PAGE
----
5. 5. What is a Safe School ? The Global Alliance for Disaster Risk Reduction and Resilience in the Education Sector and the Comprehensive School Safety Framework define a “safe school” as combining ALL of the following three components:  Safe School Facilities (build disaster-resilient school infrastructure) School Disaster Management (preparing schools to disaster situations)  DRR Education (integrating disaster risk reduction into school curriculum) School Preparedness SAFE SCHOOLS Global Programme for School Safety Structural Safety Curriculum Integration Diagram: The Global Programme for School Safety will promote action on all three pillars of school safety to ensure every new school is safe as of 2016
    6. 6. The Worldwide Initiative for Safe Schools In Brief Unique global umbrella partnership programme for safe school implementation globally. Objective: • Development of national strategies for safe schools around the three key pillars of school safety. • Integration of school safety as part of existing national education plans / policies or DRR national strategies. • Effective global, regional and national coordination in support of Governments’ implementation. Focus: High risk and low capacity countries Timeframe: Jan 2014 – Jan 2016  Create social demand for school safety.  Give visibility to countries’ and partners’ achievements.  At WCDRR countries commit to every new school being “safe”.  Create political momentum for commitment to a post- 2015 framework for disaster risk reduction.
    7. 7. Modalities: Governments are leading action to implement safe school at the national level The following partners are supporting requesting Governments with technical expertise as required around the three pillars of school safety: • Structural Safety – GFDRR/World Bank, UNESCO, UNOPS and other actors with national level implementation capacity • Disaster Risk Reduction integration into school curricula – UNESCO, UNICEF, Save The Children • Disaster Preparedness in Schools - Save the Children, Plan International, IFRC • Building Political Advocacy and Commitment for safe schools and WISS globally – UNISDR The Worldwide Initiative for Safe Schools In Brief
    8. 8. WISS Expected outcomes • At least 10 Governments engage as "Safe School Leaders" and commit political support and financial resources at the World Conference on Disaster Risk Reduction (WCDRR) to make every new school safe from disasters as of 2016, either domestically or through technical support to other countries.  Governments make school safety a priority as part of their national education plan and national development strategy.  10,000 schools are effectively assessed through partners’ mutually supportive assessment applications and methodologies and school children and student’s mobilization and involvement.  The WISS is effectively delivered on the ground through partners’ projects implementation and effective coordination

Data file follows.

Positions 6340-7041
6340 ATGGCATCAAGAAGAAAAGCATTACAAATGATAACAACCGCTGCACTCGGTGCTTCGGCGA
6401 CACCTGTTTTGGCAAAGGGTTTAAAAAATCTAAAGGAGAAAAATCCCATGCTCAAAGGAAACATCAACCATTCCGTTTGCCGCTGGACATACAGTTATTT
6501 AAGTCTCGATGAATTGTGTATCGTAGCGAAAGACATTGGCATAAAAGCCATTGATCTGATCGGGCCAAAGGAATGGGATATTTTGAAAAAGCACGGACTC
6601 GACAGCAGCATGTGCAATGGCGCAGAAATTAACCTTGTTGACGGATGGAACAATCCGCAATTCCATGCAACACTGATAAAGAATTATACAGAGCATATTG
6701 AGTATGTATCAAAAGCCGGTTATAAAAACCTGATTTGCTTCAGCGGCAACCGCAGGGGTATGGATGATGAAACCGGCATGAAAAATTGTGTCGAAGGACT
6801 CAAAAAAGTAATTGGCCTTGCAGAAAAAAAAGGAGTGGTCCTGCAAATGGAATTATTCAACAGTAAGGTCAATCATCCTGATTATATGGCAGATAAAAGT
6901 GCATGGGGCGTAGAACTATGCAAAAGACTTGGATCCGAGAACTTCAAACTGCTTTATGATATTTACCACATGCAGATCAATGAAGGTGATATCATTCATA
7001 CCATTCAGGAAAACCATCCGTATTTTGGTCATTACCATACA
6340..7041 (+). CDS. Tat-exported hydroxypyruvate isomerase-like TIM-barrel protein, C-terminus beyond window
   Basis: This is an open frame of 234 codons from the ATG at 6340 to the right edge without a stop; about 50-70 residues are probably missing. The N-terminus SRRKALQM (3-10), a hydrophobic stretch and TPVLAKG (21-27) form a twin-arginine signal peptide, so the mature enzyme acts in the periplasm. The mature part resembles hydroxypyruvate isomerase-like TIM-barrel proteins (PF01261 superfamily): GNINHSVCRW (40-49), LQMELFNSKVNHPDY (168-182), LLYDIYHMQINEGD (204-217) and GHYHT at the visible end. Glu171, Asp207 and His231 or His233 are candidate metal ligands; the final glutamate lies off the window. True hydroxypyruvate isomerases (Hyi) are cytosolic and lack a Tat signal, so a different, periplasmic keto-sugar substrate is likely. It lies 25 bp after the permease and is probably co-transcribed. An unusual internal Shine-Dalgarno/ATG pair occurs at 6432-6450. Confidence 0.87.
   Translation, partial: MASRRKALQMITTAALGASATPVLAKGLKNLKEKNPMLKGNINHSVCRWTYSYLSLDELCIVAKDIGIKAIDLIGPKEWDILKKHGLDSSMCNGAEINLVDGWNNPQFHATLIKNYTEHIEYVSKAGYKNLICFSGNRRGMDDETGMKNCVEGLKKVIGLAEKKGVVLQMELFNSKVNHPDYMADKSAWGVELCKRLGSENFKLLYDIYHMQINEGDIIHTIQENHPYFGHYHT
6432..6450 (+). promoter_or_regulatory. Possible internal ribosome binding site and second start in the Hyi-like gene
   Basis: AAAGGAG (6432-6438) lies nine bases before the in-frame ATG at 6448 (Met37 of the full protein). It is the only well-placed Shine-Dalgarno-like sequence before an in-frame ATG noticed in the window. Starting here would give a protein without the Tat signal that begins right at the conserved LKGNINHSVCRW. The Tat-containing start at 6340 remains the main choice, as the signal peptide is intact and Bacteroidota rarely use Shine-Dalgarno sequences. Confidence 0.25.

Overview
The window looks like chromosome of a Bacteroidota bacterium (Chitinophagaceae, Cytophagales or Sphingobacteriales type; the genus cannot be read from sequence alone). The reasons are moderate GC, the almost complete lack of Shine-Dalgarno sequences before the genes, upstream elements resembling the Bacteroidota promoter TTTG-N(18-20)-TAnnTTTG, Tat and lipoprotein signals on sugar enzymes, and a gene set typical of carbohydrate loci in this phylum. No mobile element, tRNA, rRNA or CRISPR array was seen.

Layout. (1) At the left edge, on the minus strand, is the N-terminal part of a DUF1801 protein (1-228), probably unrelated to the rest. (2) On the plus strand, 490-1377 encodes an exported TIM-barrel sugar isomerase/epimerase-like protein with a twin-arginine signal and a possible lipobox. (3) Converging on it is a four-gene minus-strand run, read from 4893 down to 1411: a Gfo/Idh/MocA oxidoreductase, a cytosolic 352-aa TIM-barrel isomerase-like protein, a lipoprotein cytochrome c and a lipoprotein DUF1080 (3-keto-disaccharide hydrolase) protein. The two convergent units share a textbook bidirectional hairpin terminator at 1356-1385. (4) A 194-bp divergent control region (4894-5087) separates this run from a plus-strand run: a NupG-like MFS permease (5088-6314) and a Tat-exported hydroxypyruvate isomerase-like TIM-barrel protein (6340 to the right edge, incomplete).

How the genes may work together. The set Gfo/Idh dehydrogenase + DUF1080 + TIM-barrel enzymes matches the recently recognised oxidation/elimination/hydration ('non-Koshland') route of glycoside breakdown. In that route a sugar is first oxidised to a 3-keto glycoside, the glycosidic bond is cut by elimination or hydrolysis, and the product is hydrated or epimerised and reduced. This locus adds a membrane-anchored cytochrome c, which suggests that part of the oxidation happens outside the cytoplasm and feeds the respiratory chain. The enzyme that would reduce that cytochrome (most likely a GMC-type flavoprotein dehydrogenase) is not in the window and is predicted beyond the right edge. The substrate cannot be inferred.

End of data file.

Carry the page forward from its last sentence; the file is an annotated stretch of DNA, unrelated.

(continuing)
9. 9. •At the international level, school safety appears as a priority as part of:  Regional Platforms’ political declarations  Preparatory Committees to the World Conference on Disaster Risk Reduction  World Conference’s political outcome  Post-2015 framework for disaster risk reduction. •Regional partners support the development of tools and standards for school safety : ASEAN School Safety Initiative, CDEMA Certification •School safety progress is effectively tracked down and reported against through a common global digital / web-based monitoring platform WISS Expected outcomes
    10. 10. Latest Developments 1. Turkey offered to host the first meeting of Safe Schools Leaders, 30-31 October 2014, Istanbul, Turkey 2. Governments who committed to support WISS and safe school implementation globally include: Philippines, New Zealand, China, Italy, Turkey, Mexico, Ecuador, 3. Others who expressed interest include: Argentina, Colombia, Brazil, India, Lao PDR, Vietnam, Japan, Australia 4. School safety emerges as a priority from the first Preparatory Committee discussions and Regional Platforms outcomes